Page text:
Value of Fake Notes Seized Doubled in 2017, But What About Demonetisation’s Effect?
New NCRB data doesn’t paint a full picture, but the idea that the note ban did away with the fake notes problem is false.

New Delhi: New data from the National Crimes Record Bureau (NCRB) shows that fake Indian currency notes worth Rs 28.1 crore were seized in 2017, which is nearly double the value of counterfeit currency that was seized in 2016 (Rs 15.1 crore).

According to the ‘Crime in India – 2017’ report (pages 1261-to-1263), which was released this week, the total number of counterfeit notes that were seized in 2017 was 3.55 lakh. This is substantially higher than the number of fake notes that were seized by authorities in 2016 (2.81 lakh).

The report also comes with a region-wise analysis, which shows that Gujarat was the state in which the highest value of fake currency was seized (Rs 9 crore), followed by Delhi (Rs 6.7 crore), Uttar Pradesh (Rs 2.8 crore) and West Bengal (Rs 1.9 crore).

What does this tell us?
One of the several reasons that were offered by the NDA-II government in November 2016, when demonetisation was announced, was that the note ban would fight black money, corruption, fake currency and terror funding.

The last two have been linked on many occasions by government officials and media reports. In the aftermath of demonetisation, a string of reports claimed that Pakistani counterfeit presses had shut down because of notebandi and that terror financing had reduced.

The problem with analysing this claim is that we only have two sources of public data on fake notes.

The first is NCRB data, which talks about how much counterfeit currency has been seized by law enforcement authorities across the country.

The second is data from the Reserve Bank of India (RBI), which, through its annual reports, tells us how many fake notes are detected at the end of the funnel, that is after they enter the banking system.

While NCRB data indicates there is an ostensible rise in fake currency, RBI data shows that the number of counterfeit notes that were detected by the banking system have fallen over the last three years. While 7.62 lakh fake notes were detected in FY’17, this has fallen to 5.22 lakh notes in FY’18 and 3.17 lakh notes as of FY’19.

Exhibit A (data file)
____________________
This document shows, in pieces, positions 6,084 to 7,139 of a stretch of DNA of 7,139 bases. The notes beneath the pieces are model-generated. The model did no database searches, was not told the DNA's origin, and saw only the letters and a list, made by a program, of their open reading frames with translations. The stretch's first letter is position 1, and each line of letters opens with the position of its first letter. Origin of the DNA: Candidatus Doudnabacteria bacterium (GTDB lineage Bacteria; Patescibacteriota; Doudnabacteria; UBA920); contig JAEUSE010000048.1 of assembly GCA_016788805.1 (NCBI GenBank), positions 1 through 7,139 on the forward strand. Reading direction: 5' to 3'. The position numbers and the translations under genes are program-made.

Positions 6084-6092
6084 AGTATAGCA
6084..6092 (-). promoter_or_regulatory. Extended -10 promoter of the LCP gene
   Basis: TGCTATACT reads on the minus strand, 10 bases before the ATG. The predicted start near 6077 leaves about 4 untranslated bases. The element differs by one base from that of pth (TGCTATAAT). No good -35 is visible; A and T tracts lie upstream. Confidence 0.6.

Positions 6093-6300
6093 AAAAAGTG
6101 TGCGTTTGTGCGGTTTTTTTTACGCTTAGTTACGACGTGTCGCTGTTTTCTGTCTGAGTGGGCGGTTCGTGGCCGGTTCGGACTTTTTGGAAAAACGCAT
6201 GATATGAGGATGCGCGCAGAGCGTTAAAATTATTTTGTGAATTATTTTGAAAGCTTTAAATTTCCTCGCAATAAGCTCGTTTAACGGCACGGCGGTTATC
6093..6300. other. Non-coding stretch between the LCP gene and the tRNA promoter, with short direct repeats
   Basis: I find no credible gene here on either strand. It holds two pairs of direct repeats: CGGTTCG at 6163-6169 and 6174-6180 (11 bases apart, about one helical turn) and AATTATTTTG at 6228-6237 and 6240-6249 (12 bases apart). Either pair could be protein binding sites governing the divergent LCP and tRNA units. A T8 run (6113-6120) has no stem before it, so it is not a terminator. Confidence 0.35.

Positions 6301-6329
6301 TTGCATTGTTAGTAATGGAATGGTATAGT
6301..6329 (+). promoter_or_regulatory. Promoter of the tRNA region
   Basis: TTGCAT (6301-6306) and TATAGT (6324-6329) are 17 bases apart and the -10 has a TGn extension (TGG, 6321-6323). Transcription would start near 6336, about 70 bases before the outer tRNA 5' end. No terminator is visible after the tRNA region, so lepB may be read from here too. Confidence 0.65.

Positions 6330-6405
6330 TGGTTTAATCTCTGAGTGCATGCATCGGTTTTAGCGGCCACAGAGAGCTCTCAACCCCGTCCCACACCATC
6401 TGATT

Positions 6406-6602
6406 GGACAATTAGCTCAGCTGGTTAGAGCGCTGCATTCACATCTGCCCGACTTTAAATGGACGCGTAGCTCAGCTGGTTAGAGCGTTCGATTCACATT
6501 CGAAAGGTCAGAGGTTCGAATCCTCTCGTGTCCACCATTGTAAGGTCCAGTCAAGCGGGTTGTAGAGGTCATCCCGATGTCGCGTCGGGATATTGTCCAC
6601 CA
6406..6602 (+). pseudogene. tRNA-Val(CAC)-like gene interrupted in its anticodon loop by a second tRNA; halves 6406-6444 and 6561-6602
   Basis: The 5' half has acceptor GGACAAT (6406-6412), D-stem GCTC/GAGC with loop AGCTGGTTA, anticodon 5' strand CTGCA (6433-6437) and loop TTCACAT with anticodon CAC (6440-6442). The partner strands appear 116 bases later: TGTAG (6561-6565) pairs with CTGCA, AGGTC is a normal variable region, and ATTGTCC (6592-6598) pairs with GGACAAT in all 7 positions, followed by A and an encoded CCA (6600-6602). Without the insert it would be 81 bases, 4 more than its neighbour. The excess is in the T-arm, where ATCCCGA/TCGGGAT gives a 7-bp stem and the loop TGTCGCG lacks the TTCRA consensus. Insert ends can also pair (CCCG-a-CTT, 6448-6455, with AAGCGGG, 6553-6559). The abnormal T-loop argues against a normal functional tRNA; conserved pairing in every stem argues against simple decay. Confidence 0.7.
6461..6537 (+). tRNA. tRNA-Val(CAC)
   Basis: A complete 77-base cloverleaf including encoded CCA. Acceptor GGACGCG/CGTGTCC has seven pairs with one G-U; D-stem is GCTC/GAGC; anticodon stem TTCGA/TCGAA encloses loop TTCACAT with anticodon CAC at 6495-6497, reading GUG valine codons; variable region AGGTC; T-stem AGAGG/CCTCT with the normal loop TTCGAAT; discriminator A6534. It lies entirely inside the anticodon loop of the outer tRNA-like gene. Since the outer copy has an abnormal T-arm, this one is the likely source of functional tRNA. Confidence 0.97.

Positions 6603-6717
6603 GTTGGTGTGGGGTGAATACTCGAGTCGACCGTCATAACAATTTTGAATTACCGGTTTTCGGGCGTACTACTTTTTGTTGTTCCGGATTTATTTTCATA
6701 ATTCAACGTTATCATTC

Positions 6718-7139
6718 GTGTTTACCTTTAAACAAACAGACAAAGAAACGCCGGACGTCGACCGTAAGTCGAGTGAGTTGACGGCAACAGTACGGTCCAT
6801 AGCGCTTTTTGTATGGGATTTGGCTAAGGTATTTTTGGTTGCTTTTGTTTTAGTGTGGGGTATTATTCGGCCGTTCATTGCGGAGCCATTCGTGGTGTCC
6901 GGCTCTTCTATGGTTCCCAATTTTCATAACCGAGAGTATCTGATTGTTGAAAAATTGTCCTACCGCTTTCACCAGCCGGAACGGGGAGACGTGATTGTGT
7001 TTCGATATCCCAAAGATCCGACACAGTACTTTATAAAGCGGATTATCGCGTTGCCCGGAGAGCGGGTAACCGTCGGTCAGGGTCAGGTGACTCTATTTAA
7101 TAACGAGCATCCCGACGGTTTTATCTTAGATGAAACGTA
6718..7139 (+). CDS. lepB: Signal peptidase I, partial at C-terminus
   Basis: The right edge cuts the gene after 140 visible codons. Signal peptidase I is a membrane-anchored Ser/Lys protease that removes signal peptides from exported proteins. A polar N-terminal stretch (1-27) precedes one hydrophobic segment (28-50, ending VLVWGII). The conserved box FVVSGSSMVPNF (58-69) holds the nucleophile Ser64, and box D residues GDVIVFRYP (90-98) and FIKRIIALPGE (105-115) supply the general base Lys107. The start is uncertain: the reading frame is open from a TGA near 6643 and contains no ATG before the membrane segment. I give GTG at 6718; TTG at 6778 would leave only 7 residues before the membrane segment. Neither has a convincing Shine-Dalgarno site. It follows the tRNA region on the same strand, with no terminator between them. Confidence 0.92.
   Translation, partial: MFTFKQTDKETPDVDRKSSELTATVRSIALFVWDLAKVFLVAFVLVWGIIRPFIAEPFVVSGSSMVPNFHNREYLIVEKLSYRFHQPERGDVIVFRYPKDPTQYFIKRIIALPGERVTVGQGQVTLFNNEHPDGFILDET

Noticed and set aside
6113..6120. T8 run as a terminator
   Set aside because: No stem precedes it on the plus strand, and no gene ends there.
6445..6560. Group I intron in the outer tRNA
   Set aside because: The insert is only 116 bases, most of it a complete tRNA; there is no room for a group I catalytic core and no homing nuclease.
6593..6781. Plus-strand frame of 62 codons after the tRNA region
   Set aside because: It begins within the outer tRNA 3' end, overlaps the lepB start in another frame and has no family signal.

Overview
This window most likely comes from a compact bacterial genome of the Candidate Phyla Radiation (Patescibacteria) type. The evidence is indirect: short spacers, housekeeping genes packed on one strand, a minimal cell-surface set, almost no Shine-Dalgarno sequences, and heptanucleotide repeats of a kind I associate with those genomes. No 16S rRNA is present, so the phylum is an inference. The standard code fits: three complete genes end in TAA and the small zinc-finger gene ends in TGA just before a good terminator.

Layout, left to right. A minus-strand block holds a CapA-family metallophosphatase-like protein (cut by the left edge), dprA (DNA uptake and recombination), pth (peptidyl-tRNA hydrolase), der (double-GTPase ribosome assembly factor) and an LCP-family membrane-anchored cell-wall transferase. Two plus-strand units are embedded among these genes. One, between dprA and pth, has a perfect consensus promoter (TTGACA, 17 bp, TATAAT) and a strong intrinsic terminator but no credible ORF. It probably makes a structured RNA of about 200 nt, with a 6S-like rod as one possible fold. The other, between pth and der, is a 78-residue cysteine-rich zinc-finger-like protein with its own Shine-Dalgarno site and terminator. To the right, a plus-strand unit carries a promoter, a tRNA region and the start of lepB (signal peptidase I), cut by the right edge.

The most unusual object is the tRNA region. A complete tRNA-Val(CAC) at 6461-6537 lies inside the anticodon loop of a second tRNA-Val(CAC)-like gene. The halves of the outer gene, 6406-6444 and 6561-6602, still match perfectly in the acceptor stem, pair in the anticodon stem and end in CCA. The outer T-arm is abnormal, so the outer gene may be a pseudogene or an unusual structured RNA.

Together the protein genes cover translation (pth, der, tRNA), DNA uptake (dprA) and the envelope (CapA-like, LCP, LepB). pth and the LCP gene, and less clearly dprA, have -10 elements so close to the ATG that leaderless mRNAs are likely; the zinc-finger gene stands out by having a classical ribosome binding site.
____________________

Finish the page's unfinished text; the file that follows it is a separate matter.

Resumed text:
A more granular analysis of the central bank data presents a nuanced picture, though. The fall is largely due to the scrapping of Rs 1,000 and old Rs 500 notes. While 2.56 lakh ‘Rs 1,000’ notes were detected in FY’17, this has fallen to a mere 717 in FY’19. Similarly, 3.17 lakh notes of the old Rs 500 design were found in FY’17, falling to less than a thousand in FY’19.

Over the last two years, there has been an uptick in how many fake Rs 2,000 notes have been detected – from 7,929 in FY’18 to 21,847 in FY’19, but it hasn’t reached the levels of fake Rs 1,000 notes that were being detected by the banking system in FY’17. It likely never will reach those levels, considering that the volume of Rs 2,000 notes currently in circulation is far less than how many Rs 1,000 notes were in the system as of FY’16 (the last financial year before demonetisation was announced).

The NCRB data can also be interpreted in multiple ways. Some critics could make the argument that more fake currency being seized is a sign that India’s authorities became more sensitive to the problem after November 2016. Or, it could be that there were a larger number of police raids aimed at countering this problem in the months after demonetisation, thus leading to more fake currency being seized.

What about high-quality fake notes?
Nevertheless, the proposition that demonetisation would solve the problem of fake or counterfeit currency is clearly false.

For instance, NCRB data shows that 74,498 pieces of fake Rs 2,000 notes were seized by authorities in 2017 alone.

The number of fake Rs 2,000 notes detected by the banking system in FY’19 (21, 847), is also not insignificant; indeed, the central bank data is more ominous because it implies those fake notes have been used in at least one ‘legitimate’ business transaction.

The second idea to grapple with is whether the new Rs 2,000 and Rs 500 notes have been harder to forge or counterfeit. NCRB and RBI data doesn’t completely help with this, but recent developments indicate that the idea is sketchy at best.

In July 2019, in response to reports that the flow of fake currency continued from the Indo-Bangladesh border, finance minister Nirmala Sitharaman, in a written reply in parliament, dismissed the inflow as being “low quality i.e. computer generated/manipulated”.

Sitharaman went on to confidently state that “there have been no reported cases of seizure of high-quality fake Indian currency notes of Rs 2,000 and Rs 500 denomination till early 2019”.

And yet, in October 2019, The Hindu effectively refuted Sitharaman’s claim while reporting that the National Investigation Agency had made a presentation in the presence of NSA Ajit Doval that “high-quality” fake currency notes had “resurfaced”, with Pakistan being the “main source”.

Courtesy The Wire